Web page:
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Beijing Subway passengers can now access free E-Books while travelling

Beijing Subway passengers can now access free E-Books while travelling

BEIJING (China) – On the subway in Beijing, as in most cities with underground Wi-Fi connections, commuters usually spend their rides mindlessly staring at their phones, scrolling through emails or playing games. But now riders on one metro line have another option: With a scan of a QR code inside the train car, they can access a library of free electronic library.

The books are curated by the National Library of China (NLC), which hopes to help make people more likely to read in everyday life. Working with subway operator Beijing MTR, the library launched the new “M Subway Library” this year.

According to, the deputy curator of the National Library, Wei Dawei, said that he hopes the program can help increase the public facilities’ cultural atmosphere and enable the reading and knowledge to “move” and be alive in people’s daily lives.

Carriages on Line 4 of the city’s metro feature barcodes which people can scan with their tablets or smartphones, China’s BTV News channel reports. They’ll be able to choose from a selection of ten books, which will change every couple of months.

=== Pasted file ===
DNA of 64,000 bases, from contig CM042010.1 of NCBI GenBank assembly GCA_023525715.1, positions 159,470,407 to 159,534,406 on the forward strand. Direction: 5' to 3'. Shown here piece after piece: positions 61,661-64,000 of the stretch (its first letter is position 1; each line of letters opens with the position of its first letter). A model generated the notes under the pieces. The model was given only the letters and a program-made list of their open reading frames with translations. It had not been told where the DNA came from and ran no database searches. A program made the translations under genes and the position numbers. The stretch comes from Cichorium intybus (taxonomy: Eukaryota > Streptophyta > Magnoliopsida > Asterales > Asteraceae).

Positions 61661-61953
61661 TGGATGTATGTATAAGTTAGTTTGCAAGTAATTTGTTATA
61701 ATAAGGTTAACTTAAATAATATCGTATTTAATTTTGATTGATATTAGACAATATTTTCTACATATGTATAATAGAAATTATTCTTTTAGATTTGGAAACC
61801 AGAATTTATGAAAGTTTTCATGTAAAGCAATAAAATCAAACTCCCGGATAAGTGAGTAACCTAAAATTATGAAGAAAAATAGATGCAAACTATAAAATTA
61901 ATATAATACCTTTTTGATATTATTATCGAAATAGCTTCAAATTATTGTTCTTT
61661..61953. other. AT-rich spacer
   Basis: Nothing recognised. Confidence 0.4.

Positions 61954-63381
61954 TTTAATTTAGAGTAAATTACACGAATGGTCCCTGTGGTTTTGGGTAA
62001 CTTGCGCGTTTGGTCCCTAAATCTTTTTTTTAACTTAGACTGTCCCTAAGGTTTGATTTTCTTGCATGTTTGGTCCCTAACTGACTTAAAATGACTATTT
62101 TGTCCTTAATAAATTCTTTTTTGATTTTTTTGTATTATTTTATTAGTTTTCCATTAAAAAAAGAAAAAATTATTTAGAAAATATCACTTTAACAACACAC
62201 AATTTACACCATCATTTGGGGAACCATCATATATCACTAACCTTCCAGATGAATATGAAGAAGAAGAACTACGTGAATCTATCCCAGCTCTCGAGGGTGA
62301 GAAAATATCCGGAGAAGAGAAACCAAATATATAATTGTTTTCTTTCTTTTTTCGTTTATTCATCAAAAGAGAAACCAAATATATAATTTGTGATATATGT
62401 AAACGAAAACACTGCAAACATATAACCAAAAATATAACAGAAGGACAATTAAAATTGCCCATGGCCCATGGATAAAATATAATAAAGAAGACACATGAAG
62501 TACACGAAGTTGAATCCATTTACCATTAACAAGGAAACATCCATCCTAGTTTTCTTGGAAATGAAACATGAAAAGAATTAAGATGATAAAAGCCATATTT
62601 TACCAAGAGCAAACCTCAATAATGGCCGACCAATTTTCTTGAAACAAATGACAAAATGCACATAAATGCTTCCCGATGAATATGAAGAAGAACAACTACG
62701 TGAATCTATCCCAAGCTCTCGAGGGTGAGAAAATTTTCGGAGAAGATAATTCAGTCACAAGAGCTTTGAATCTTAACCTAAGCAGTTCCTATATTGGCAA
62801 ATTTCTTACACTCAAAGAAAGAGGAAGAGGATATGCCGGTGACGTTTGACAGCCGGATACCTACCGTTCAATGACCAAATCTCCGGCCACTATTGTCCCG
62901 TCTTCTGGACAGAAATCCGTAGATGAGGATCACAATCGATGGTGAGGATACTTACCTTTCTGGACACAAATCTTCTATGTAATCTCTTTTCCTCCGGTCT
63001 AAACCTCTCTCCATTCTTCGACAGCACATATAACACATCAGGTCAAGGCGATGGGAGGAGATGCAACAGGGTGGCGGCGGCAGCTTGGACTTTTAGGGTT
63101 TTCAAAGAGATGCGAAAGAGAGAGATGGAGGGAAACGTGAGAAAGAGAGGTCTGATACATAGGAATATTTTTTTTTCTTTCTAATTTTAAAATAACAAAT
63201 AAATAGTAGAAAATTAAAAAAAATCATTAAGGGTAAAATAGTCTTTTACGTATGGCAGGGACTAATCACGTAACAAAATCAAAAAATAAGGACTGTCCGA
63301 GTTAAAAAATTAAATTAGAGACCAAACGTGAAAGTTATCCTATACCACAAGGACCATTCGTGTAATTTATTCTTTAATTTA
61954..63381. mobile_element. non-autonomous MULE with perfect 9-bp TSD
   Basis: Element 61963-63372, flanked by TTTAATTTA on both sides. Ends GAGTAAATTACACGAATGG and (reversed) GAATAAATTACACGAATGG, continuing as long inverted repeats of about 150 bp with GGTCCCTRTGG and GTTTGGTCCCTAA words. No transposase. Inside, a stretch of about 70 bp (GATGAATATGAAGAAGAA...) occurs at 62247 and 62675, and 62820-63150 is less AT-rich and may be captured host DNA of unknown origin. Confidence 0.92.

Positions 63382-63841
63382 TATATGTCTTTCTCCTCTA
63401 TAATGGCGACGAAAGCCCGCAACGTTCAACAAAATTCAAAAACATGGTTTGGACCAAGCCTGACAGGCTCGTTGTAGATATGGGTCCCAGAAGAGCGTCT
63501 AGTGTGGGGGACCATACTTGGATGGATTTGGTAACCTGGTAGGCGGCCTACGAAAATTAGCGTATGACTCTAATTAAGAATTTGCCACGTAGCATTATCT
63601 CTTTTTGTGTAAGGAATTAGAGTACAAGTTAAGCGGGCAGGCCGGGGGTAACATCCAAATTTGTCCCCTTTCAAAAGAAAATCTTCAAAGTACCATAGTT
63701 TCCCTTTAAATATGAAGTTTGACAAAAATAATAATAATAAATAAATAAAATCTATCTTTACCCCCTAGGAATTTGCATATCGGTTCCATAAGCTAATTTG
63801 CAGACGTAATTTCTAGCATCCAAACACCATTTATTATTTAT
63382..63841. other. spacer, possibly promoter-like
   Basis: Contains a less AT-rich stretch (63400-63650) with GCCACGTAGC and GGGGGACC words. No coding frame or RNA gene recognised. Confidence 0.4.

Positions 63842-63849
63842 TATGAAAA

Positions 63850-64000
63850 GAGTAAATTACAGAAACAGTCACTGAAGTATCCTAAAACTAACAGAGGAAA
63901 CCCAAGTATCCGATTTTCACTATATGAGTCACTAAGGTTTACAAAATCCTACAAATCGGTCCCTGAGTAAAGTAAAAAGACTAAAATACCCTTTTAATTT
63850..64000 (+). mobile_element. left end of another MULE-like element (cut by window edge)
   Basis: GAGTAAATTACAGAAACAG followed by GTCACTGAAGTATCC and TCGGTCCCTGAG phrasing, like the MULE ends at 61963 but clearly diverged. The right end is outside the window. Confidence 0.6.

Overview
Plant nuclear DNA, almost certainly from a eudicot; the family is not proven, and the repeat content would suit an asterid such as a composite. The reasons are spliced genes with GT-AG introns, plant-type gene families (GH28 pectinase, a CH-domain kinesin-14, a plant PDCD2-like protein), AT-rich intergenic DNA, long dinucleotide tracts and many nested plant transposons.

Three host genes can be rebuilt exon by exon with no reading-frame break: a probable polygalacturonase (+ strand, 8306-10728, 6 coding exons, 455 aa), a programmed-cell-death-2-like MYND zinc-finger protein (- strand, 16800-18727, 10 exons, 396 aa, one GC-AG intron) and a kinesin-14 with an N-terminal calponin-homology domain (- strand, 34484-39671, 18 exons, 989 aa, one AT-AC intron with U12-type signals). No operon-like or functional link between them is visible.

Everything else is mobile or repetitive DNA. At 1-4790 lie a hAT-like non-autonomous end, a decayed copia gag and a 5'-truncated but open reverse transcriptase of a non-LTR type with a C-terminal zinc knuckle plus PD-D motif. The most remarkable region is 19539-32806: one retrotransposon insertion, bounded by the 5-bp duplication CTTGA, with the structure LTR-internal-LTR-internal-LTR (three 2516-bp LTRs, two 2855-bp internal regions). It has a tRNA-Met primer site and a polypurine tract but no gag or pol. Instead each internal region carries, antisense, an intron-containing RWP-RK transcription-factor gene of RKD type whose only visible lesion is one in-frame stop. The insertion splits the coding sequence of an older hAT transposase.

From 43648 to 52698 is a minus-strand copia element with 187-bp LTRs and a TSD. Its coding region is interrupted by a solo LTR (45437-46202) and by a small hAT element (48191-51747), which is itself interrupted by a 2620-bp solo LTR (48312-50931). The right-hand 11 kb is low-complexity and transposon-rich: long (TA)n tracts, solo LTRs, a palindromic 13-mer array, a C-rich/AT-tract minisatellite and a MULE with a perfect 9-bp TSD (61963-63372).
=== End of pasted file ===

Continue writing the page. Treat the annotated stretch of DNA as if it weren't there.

Working with subway operator Beijing MTR, the library launched the new M Subway Library in JanuaryThe first books available are about historical Chinese texts. “I think we have found a great, effective and handy tool to make traditional culture popular,” says Rong Jun, a spokesman from the city government, which is supporting the initiative along with the National Library.

Officials are hoping it will encourage people to read more, and passengers interviewed on the underground were pleased with the new resource. “It’s pretty interesting,” one man using the e-library tells the CCTV news channel. “You can gain an understanding of traditional Chinese culture – it’s excellent.” Another man tells the channel it will help keep people occupied during journeys.

“Often you’re sitting on the subway for a long time,” he says. “Now you can scan a barcode and read a book. Even if you’re just browsing for a while, that’s pretty good.” If readers get a taste for the books they find on their phones, they’re in the right place to reach an even bigger selection; Line 4 has a dedicated stop for getting to the National Library in person.

Beijing’s first underground library was made accessible for passengers on Subway Line 4 this month. Passengers can scan a QR code in their subway car to read online books for free, according to the Guangming Daily.

The underground library, launched by the Beijing MTR Corporation and the National Library, also gives users access to regular cultural activities. The first activity, “Our Characters,” teaches passengers the heritage, meaning, and culture of various Chinese characters, hoping to arouse people’s interest in the etymology of Chinese.

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